Which brings me to where we are now. Last week, right before we left for our weekend in Coonoor, I quickly downloaded a book I thought I’d finish over the 2-3 days we were away. I didn’t want to dip into something I already had, or try and finish any of the books I’ve been struggling with. I wanted something I could start and finish before I returned to Bangalore, and I didn’t want something too frothy or vapid.

I picked The Subtle Art of Not Giving a F*ck, Mark Manson because I remember reading an article of the same title, on his blog a few years ago. Also the books been showing up on my Goodreads for a while now. I steered away because I’ve not had a very good experience with self-help in recent times. But, I’m happy, albeit a bit ashamed, to report this one hit the spot. The cleverness isn’t so much in the content — which is to say a lot of it is common sense and you wont really read anything revelatory or that you haven’t heard or thought of before — but in the way it’s packaged into neat little precise truths. Truths that hold good for each and every one of us, without exception.

In this latest book, Manson presents what he calls a counter-intuitive approach to living a good life. And he boils it down to simply re-prioritizing what you value and want to care about. IE: What you want to and don’t want to give a fuck about. As the title suggests it’s about choosing not to give a fuck about the most common things that we tend to, and pick other more valuable things that will result in a fuller, wholesome life. Like I said, nothing earth-shattering, but maybe it’s the fact that he uses relevant and relatable examples, anecdotes and experiences, or the fact that much of what he dwells on — overcoming the need to be right, letting go of the need for certainty, figuring out toxic relationships and learning boundaries, to name a few fundamentals in the book — is stuff I’ve been pondering about a lot this past year, or it was just the right time for this kind of book in my life, that I rather surprised myself with how much I enjoyed the book. My only gripe: he does come across as trying too hard to sound cool and cocky at times, and sometimes he’s downright sexist. I nearly put the book down at one point when he goes into a particularly sexist example of the differences in the way he and his wife approach differences, but I decided to count to ten, breathe deeply and finish the book. I’m glad I did.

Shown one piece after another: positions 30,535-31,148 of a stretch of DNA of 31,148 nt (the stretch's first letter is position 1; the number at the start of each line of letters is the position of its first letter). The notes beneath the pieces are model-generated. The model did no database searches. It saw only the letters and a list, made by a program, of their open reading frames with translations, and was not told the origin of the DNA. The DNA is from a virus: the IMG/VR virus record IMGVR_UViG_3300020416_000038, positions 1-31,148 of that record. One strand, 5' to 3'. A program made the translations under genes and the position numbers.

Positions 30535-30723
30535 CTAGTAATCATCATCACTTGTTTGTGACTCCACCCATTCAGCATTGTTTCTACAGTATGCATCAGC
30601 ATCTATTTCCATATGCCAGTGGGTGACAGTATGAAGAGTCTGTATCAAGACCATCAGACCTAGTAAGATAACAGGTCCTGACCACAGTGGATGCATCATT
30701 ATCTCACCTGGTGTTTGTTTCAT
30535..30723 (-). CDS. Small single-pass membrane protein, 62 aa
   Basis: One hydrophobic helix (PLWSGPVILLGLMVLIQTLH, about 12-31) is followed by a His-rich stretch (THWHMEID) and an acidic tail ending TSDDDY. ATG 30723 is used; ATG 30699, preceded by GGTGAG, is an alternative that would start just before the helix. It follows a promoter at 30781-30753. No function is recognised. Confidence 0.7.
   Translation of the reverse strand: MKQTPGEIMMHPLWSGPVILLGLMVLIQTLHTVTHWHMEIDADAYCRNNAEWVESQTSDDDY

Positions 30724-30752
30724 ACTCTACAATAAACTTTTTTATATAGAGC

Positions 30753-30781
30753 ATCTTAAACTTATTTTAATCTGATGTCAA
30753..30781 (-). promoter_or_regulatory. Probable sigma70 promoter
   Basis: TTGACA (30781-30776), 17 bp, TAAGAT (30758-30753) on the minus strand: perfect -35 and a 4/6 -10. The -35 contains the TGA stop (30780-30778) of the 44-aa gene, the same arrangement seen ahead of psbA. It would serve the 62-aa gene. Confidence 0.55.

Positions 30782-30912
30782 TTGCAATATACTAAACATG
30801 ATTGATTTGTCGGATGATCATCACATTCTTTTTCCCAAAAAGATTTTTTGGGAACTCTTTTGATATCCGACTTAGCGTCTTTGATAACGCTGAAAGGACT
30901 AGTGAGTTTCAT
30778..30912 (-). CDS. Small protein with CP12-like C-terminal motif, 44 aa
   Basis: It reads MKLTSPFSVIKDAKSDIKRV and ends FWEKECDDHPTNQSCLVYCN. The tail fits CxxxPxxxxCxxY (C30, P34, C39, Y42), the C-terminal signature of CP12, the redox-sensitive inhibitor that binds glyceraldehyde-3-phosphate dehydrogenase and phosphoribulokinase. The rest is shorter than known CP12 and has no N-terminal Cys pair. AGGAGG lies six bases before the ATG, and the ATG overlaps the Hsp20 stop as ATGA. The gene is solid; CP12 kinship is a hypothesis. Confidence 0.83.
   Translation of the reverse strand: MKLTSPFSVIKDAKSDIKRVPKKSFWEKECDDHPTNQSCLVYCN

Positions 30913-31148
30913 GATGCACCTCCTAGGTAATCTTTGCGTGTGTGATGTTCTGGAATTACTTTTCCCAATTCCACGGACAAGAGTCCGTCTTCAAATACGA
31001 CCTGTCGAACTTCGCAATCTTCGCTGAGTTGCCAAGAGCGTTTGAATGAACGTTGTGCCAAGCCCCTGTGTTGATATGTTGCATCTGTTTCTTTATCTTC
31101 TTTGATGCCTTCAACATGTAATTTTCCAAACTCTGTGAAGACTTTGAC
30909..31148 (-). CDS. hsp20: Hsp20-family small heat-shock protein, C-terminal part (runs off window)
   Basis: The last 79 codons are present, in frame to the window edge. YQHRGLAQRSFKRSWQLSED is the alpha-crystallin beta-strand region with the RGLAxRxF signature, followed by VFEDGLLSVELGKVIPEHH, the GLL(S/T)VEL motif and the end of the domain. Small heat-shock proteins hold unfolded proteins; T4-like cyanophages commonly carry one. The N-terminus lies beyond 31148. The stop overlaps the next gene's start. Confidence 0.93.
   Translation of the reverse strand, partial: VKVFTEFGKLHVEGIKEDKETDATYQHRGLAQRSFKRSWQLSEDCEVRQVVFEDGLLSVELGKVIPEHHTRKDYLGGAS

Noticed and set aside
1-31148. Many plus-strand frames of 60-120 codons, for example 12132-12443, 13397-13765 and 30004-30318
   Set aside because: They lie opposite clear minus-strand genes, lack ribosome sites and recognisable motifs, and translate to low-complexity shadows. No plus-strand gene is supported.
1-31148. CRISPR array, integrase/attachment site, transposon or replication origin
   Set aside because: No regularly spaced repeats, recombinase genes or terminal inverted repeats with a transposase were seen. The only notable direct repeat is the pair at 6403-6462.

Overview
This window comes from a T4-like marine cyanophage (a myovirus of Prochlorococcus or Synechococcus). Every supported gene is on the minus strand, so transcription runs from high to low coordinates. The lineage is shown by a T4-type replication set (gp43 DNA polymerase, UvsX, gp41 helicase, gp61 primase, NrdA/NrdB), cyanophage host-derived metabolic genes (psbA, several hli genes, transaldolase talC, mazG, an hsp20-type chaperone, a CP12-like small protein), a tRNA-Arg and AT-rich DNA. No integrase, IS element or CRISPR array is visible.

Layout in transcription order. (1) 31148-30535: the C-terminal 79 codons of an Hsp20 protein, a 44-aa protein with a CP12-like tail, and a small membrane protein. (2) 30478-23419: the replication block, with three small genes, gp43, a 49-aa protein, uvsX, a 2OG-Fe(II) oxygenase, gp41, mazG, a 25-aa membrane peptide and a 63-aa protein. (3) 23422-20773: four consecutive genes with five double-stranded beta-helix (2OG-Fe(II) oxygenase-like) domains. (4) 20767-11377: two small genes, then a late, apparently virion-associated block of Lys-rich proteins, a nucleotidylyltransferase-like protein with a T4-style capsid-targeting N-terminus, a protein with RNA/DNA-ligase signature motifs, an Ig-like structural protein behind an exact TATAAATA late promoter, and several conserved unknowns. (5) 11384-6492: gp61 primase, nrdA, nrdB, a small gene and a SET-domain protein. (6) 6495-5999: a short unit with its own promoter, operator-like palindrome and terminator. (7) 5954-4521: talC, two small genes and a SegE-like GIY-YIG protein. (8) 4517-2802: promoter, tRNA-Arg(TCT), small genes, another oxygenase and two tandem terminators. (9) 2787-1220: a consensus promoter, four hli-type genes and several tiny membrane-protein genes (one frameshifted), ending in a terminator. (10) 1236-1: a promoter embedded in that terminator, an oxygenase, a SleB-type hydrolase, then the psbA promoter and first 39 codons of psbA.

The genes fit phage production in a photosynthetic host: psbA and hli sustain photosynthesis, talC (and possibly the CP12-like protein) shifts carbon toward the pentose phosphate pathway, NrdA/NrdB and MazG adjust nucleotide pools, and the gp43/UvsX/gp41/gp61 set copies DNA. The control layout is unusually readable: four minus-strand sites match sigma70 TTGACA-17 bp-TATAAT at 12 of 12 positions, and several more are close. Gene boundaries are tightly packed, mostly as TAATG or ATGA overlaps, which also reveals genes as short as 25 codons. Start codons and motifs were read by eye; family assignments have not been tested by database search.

I suspect I’ll thumb through some parts of this book again and again, as the journey he describes in the book is a lot like the one I find myself on. Figuring out what/who I truly care about and how much of my time and effort I want to spend indulging it, all while being better every step of the way, and becoming my own person has consumed me off late. This is why the book spoke to me. I’ve committed myself this year, to make this journey an active part of my life, and not something that happens at the fringes or in my free time. I want to mindfully, actively participate in my growth, and if you’re familiar with his work, Manson’s craft is really fine-tuned for this.

It was also nice to finish the year with a book I closed on the very last day. Clean slate for the year to come, and a good time to look at the year that’s been. In terms of books, of course. Much like I did last year.

  1. Sula, Toni Morrison
  2. The Happiness Project, Gretchen Rubin
  3. The Rachel Papers, Martin Amis
  4. Girls of Riyadh, Rajaa Alsanea
  5. Things that Can and Cannot Be Said, Arundhati Roy and John Cusack
  6. Pride and Prejudice, Jane Austen
  7. The Smoke is Rising, Mahesh Rao
  8. The High Priestess Never Marries, Sharanya Manivannan
  9. Karachi, You’re Killing Me!, Saba Imtiaz
  10. The Guernsey Literary and Potato Peel Pie Society, Mary Ann Shaffer
  11. All Grown Up, Jami Attenberg
  12. Baaz, Anuja Chauhan
  13. Heartburn, Norah Ephron
  14. When Breath Becomes Air, Paul Kalanithi
  15. About a Boy, Nick Hornby
  16. Present Over Perfect, Shauna Niequist
  17. The Rosie Project, Graeme Simsion
  18. Bird By Bird, Anne Lamott
  19. Sex Object, Jessica Valenti
  20. One Part Woman, Perumal Murugan
  21. Bangalore: A Graphic Novel: Every City is a Story, Jai Undurti
  22. The Rosie Effect, Graeme Simsion
  23. Men Explain Things To Me, Rebecca Solnit
  24. Dongri To Dubai : Six Decades of The Mumbai Mafia, S. Hussain Zaidi